“…your Radcliffe professor taught:/ all drawing is thought,” I write in the second poem in The Analyst, “To you, abstraction was lying./ All you did was draw your father failing,/then dying…”

What did she do after the “excoriating” critique? She turned on her heel and left the class. Never went back. Declared a Psychology major. Graduated early to marry. Moved to Seattle. Had two sons. Did graduate work at the University of Washington. Divorced. Moved to New York City. Never picked up a brush for twenty-five years.

…brushes you exchanged for words
drawing from what you heard,
the lines of your patients’ inner lives…

Molly Peacock is the President Emerita of the Poetry Society of America, the author of seven poetry collections, and the co-creator of Poetry in Motion. Her newest book, The Analyst: Poems, comes out January 3, 2017 from W. W. Norton & Company.

Related Content:

“I'm an Irish Molly”

Tuesday, January 03, 2017 | Permalink

Molly Peacock is the author of The Analyst, a collection of poetry exploring her evolving relationship with Jewish psychoanalyst Joan Stein, With the release of the book today from W. W. Norton & Company, Molly will be guest blogging for the Jewish Book Council all week as part of the Visiting Scribe series here on The ProsenPeople.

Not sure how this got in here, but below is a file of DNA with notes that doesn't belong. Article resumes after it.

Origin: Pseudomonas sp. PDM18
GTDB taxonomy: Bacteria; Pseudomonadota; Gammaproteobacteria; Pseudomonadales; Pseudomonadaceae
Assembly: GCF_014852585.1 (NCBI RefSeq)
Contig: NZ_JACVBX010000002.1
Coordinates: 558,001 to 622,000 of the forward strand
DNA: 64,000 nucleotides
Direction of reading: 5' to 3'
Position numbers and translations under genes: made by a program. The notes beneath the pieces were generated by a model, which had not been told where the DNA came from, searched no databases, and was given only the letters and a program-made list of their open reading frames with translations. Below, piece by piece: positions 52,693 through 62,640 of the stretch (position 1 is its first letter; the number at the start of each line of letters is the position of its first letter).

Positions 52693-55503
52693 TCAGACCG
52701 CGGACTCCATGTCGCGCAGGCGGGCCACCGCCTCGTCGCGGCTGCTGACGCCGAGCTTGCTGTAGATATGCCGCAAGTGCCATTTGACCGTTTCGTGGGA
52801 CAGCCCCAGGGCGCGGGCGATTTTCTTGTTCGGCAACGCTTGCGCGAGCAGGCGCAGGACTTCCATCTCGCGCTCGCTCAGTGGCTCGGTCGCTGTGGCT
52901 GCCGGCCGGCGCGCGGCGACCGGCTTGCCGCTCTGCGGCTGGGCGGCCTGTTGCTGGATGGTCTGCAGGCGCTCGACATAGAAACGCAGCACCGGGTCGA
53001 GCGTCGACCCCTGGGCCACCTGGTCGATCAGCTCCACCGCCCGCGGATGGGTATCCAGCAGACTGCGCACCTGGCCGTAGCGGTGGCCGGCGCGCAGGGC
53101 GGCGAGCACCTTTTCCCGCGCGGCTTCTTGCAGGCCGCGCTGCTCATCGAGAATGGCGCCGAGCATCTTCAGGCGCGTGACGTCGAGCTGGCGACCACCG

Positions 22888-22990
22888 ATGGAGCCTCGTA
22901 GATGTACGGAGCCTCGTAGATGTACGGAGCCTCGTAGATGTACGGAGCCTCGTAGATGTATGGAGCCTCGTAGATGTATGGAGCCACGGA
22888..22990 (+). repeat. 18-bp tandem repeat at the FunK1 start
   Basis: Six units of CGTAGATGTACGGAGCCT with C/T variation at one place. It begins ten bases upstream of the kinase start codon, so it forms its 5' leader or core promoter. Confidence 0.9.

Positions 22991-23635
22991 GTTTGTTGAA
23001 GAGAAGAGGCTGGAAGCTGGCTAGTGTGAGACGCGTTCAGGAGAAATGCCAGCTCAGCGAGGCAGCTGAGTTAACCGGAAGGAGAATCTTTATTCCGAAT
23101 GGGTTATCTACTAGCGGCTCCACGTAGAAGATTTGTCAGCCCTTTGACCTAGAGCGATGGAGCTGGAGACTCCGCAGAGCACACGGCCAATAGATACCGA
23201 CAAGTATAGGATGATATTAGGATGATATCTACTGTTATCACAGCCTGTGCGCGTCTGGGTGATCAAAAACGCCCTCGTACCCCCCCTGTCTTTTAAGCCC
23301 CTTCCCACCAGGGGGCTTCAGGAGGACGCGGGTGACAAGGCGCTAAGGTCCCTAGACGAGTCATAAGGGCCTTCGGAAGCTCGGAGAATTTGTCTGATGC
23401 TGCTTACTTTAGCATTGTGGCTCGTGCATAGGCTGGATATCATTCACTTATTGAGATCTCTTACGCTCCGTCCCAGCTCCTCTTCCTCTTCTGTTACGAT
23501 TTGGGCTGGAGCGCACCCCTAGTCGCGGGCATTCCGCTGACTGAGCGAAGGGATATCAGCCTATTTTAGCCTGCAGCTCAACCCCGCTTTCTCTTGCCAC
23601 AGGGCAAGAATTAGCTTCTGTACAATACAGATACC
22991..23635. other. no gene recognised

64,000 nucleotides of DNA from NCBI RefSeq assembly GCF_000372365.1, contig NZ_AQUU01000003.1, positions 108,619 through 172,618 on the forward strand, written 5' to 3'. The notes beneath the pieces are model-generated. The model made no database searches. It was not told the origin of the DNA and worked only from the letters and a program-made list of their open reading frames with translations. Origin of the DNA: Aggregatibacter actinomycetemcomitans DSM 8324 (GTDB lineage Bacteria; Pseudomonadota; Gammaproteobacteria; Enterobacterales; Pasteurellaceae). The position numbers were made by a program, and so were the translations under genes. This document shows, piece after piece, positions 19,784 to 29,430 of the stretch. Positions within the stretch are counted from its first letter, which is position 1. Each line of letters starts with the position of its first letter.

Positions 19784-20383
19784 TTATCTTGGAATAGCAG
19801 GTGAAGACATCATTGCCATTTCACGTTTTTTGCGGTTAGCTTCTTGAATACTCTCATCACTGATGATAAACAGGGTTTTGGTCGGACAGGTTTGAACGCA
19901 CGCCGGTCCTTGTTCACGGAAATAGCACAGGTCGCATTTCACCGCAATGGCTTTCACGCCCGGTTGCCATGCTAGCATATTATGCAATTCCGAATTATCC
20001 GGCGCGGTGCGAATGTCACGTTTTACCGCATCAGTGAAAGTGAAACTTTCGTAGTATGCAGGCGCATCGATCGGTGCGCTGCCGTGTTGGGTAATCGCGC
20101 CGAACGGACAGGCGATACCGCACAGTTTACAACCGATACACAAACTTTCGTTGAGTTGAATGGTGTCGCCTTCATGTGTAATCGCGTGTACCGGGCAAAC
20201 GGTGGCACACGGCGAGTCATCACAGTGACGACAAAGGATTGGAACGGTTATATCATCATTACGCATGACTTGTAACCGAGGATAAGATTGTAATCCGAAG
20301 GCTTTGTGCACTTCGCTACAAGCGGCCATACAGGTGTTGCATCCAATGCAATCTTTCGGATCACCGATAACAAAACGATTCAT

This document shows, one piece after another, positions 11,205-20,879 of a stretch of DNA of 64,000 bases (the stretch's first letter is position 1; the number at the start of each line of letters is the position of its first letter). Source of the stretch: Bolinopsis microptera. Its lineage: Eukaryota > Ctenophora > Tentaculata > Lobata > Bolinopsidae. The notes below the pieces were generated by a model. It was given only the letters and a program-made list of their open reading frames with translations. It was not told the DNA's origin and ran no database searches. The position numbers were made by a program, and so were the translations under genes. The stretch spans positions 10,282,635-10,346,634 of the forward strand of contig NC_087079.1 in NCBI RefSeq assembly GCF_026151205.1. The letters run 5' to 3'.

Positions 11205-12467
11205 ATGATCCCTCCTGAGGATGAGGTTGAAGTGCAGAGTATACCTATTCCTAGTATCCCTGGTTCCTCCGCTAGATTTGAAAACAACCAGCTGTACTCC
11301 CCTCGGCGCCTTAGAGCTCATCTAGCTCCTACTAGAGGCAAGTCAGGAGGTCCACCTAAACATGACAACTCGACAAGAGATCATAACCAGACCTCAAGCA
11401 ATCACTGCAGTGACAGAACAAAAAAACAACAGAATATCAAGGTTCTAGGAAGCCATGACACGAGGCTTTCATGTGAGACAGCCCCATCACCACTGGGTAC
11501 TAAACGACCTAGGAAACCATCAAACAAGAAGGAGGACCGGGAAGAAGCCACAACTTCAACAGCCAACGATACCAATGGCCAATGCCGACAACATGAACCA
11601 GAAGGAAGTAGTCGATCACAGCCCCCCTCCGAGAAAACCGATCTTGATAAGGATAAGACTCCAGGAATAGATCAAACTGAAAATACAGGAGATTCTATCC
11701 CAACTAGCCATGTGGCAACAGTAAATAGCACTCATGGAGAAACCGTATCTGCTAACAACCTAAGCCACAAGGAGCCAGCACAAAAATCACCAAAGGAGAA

I am a goyishe girl, age 9, returning to PS 88 in Buffalo, New York, just after New Year’s Day, 1956, hanging my snow-caked leggings up on a coatroom hook with all the other girls. My fourth grade class is almost exclusively Jewish—except for me, a Protestant, and two Catholics. In Show-and-Tell my girlfriends will show off the poodle skirts they got for Hanukkah, and I will show off the poodle skirt I got for Christmas.

1956 is the same year that my future psychotherapist, Joan Stein, one of the few Jewish women in her class, graduates from Radcliffe. When I meet her in 1974, I am about to be divorced and in despair. So will begin our 38-year psychoanalytic relationship. It will last until 2012, when a devastating stroke will force her to close her practice. Astonishingly, a new relationship will begin, one in which I get to watch the woman who helped me with every major decision of my life make the choices that will infuse her end game with the power and light of painting. All this is part of the backstory of The Analyst, a book of poems about this remarkable woman, about the power of art, and about how, post-analysis, an unlikely friendship began.

In my writing this week, I’m tracking Joan’s and my story, starting with my childhood, of course. My mother, a raven-haired Irish farm girl who married a Navy man with PTSD (though no one called those violent, alcoholic vets victims of war trauma then), determined that her daughter must have the best chance in life. She convinced my father and grandparents to buy a duplex in the north of Buffalo, where the public library is a wonderland, where kids catapult through elementary school, and where almost everyone is Jewish. I am the only goy in my Brownie troupe. After school I visit my friends’ houses where their bubbies dole out almond cookies, their sleeves slipping upwards to reveal the numbers on their arms. And in these houses, larger than mine, darker inside than mine, the light seeming not to come from lamps but from the polish on the massive mahogany furniture, I hear the stories about children who used their wits to survive.